Shortly before I was commissioned about 12th August, I was given my first chance to lead an operational sortie against a specific target which was a Gun position in the Falaise area. As a warrant officer this was quite an honour, but having been told that I was to be commissioned in the near future, as I was now leading sections with F/Lts and other commissioned ranks, Paul Ezanno decided that I had better get some experience straight away. The attack went well with the Guns being silenced plus we all returned unharmed. On another occasion I led my section of four to attack barges being used by the retreating Germans attempting to cross the Seine, we sank two and damaged others. Four of us attacked another 88mm Gun site at Cap Gris Nez with me leading, when three of us were hit by flak, Colin Coulson who was my No 2 pulled up after the attack streaming what looked like white smoke, he jettisoned his canopy in preparation to bale out, but I flew under and around him to check what damage had occurred. Seeing this white vapour I informed Colin that I could not see any serious damage, but thought he must have either a Glycol or Petrol leak.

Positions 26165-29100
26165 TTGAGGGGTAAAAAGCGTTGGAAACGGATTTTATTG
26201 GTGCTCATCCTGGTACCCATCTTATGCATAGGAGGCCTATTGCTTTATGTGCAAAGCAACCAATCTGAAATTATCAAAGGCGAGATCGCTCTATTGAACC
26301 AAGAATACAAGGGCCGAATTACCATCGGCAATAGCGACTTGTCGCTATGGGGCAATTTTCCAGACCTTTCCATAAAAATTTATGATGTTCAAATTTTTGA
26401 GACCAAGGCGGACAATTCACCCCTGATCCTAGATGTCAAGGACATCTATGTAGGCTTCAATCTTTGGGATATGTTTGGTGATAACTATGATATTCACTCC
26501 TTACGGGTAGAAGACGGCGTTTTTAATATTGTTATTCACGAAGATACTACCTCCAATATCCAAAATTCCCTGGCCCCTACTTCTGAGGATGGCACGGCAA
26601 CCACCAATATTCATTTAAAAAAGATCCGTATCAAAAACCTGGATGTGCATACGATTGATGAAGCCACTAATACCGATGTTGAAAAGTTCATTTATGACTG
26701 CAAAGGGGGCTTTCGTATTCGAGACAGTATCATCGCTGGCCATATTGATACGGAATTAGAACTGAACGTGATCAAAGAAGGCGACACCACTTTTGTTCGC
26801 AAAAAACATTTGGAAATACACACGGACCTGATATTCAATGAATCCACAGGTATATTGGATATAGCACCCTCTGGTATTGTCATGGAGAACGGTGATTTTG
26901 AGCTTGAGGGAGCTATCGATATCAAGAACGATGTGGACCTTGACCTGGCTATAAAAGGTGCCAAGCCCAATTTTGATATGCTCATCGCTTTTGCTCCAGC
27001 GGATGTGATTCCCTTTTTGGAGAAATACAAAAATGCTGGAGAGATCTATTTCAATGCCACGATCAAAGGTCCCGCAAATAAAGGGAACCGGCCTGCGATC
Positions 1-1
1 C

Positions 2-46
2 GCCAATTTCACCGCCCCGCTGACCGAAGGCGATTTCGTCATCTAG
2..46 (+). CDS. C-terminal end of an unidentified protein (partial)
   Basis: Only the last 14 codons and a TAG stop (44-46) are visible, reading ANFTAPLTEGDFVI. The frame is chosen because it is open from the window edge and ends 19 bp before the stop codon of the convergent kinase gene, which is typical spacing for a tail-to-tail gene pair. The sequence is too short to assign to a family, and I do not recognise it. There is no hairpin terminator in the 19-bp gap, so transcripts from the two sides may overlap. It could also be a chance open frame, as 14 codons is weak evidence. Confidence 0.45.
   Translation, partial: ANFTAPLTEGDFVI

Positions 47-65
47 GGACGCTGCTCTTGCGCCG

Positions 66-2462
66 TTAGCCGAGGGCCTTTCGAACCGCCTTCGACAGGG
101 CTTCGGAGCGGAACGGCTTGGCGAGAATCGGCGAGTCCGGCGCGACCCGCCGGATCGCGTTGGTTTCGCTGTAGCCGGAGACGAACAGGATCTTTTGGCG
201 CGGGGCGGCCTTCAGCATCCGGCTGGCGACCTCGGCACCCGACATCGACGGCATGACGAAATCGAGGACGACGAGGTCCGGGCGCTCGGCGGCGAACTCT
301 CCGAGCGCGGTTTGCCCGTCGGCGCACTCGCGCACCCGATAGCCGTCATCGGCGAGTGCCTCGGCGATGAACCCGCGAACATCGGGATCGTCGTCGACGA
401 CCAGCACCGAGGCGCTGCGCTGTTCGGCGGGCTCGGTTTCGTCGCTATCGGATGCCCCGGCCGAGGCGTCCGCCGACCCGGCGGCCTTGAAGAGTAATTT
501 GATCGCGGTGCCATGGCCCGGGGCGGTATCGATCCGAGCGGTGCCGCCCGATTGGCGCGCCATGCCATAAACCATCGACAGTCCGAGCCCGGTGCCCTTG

We safely returned to Merville and allowed Colin to land first in his cold and draughty aircraft. Both Tim Milich and myself had received damage, Tim just behind the cockpit and mine in the starboard wing gun bay.